We believe that the potential for scale-based advantages are not limited to large, automated production lines. Other advantages include the ability to systematically and automatically sort through large volumes of diverse orders for the “long tail” (i.e. those formats and process requirements that are relatively uncommon), to group these diverse orders into more homogeneous categories, and to route them to production nodes that are specialized for that category of operations and/or which are geographically proximate to the customer. In such cases, even though the daily production volume of a given production node is small in comparison to our highest volume production lines, the homogeneity and volume we are able to achieve is nonetheless significant relative to traditional suppliers of the long tail product in question; thus our relative efficiency gains remain substantial. For this type of long tail production, we rely heavily on third-party fulfillment partnerships, which allow us to offer a very diverse set of products. We acquired most of our capabilities in this area via our investments in Exaprint, Printdeal, Pixartprinting and WIRmachenDRUCK. For instance, the product assortment of each these four brands are measured in the tens of thousands, versus just a few hundred at Vistaprint traditionally. This deep and broad product offering is important to many customers.
Our products
Customers visiting our websites can select the type of product they wish to design from our broad range of available products and services for the business, reseller and home and family markets. The combined product assortment across our brands is extensive, including offerings in the following product categories: business cards, marketing materials such as flyers and postcards, digital and marketing services, signage, decorated apparel, promotional products and gifts, packaging, textiles and magazines and catalogs.

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Supply chain management
We are focused on achieving the lowest total cost in our strategic sourcing efforts by concentrating on quality, logistics, technology and cost, while also striving to use responsible sourcing practices within our supply chain. Our efforts include the procurement of high quality materials and equipment that meet our strict specifications at a low total cost across a growing number of manufacturing locations, with an increasing focus on supplier compliance with our sustainable paper procurement policy as well as our Supplier Code of Conduct. Additionally, we work to develop and implement logistics, warehousing, and outbound shipping strategies to provide a balance of low-cost material availability while limiting our inventory exposure. We believe investing in a strategic supply chain management capability that is tightly integrated with our other manufacturing teams helps us benefit from our large scale, improve efficiency and reduce costs, and increase the sustainability of our business.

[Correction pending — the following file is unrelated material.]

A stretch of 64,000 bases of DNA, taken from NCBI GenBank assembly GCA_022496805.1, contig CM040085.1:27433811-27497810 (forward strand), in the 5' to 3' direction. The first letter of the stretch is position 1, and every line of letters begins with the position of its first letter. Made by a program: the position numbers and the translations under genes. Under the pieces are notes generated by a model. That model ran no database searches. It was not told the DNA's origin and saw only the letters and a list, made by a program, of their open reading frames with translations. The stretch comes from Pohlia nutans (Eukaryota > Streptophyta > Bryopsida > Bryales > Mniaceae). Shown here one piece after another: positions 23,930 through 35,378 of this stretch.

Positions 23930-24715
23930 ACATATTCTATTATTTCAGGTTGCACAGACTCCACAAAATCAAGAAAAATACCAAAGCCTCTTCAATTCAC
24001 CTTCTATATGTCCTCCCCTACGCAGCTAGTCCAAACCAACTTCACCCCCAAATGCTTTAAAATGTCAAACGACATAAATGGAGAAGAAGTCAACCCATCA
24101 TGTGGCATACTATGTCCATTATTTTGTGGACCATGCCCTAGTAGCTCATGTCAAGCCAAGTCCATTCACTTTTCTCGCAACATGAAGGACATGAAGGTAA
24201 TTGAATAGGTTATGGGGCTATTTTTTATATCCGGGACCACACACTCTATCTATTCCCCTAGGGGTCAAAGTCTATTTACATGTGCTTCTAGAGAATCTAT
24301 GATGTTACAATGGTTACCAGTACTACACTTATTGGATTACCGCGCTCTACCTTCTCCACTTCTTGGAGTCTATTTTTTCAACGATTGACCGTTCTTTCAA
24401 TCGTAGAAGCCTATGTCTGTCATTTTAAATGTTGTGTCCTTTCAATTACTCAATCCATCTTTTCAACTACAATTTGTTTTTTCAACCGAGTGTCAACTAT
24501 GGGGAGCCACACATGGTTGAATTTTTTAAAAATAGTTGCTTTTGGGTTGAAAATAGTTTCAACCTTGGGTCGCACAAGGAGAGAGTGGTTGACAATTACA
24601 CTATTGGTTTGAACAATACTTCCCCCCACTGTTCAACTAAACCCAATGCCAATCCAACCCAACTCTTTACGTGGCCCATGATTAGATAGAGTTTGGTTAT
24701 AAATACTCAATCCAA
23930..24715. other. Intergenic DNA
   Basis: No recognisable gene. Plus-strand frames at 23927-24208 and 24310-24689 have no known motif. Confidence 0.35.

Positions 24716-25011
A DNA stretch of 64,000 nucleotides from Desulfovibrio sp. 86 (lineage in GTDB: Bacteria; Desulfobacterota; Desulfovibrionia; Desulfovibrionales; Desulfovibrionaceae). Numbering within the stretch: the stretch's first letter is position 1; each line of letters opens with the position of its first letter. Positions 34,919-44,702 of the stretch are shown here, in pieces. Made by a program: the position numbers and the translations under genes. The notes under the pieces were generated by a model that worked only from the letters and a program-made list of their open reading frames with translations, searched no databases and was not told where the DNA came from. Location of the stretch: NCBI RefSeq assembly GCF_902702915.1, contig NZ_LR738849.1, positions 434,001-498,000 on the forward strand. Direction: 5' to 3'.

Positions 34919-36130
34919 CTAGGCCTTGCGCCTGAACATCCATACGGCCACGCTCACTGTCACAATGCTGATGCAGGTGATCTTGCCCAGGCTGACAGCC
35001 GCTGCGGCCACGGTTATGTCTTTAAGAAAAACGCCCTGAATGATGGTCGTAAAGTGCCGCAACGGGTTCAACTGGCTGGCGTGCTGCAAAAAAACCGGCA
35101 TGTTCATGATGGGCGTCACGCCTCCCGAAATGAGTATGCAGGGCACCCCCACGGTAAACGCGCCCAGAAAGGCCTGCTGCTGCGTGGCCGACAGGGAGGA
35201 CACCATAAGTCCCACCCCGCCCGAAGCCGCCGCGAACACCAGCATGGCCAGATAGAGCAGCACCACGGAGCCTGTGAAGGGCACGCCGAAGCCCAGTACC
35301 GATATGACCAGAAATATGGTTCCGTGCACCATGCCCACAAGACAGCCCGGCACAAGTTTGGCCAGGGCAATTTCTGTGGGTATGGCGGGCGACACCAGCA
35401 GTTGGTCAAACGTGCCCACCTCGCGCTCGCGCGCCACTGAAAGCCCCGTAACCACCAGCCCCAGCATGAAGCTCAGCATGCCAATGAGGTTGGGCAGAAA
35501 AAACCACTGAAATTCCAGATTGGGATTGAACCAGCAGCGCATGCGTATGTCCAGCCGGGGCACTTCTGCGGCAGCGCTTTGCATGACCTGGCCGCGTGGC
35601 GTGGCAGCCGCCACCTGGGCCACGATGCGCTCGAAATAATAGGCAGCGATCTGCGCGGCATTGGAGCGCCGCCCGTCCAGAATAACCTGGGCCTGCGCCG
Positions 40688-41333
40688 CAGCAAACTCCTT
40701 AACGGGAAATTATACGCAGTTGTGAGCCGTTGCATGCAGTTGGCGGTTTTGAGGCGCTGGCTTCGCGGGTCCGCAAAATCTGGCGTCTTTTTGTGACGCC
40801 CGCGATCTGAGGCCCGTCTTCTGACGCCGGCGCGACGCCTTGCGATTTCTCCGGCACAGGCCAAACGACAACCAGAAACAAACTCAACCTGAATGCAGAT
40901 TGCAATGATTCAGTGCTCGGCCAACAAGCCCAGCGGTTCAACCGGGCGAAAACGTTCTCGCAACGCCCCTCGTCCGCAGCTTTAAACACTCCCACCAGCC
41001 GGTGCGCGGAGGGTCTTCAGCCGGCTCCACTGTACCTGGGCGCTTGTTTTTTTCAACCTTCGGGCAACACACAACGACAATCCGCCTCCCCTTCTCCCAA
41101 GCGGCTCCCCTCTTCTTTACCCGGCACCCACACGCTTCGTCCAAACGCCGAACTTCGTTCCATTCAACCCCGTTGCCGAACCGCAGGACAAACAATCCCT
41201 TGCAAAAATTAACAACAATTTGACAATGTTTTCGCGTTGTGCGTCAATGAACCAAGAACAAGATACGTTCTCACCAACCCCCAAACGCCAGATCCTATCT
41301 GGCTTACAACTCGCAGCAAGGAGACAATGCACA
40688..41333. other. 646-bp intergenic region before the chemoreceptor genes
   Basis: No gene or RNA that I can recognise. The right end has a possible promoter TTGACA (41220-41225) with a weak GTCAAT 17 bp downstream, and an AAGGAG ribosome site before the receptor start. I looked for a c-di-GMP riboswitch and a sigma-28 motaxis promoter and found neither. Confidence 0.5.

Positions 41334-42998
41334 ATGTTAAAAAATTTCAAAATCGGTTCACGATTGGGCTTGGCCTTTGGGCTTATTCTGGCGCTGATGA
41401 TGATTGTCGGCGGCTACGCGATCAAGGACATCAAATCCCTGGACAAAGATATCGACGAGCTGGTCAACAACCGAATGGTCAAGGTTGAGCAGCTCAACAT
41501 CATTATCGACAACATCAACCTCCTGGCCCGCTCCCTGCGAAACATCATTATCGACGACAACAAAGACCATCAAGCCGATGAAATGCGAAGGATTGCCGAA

As part of our corporate social responsibility program, we regularly evaluate ways to minimize the impact of our operations on the environment. Past efforts have substantially reduced the energy consumption of our operations. In fiscal 2017, we will be initiating a program to convert a substantial portion of the paper we use in our Cimpress owned production facilities to FSC (Forest Stewardship Council) certified paper. FSC is an international non-profit organization committed to promoting the practice of sustainable forestry worldwide. FSC certification confirms that the paper comes from responsibly managed forests that meet FSC’s environmental and social standards.
Our Proprietary Technology
We rely on our advanced proprietary technology to market to, attract and retain our customers, to enable customers to create graphic designs and place orders on our websites, and to aggregate and produce multiple orders from all over the world. We separate our software teams into teams that focus on customer-facing brands (merchant technologies) and teams that focus on manufacturing, supply chain and logistics technologies (fulfiller technologies).
Merchant Technologies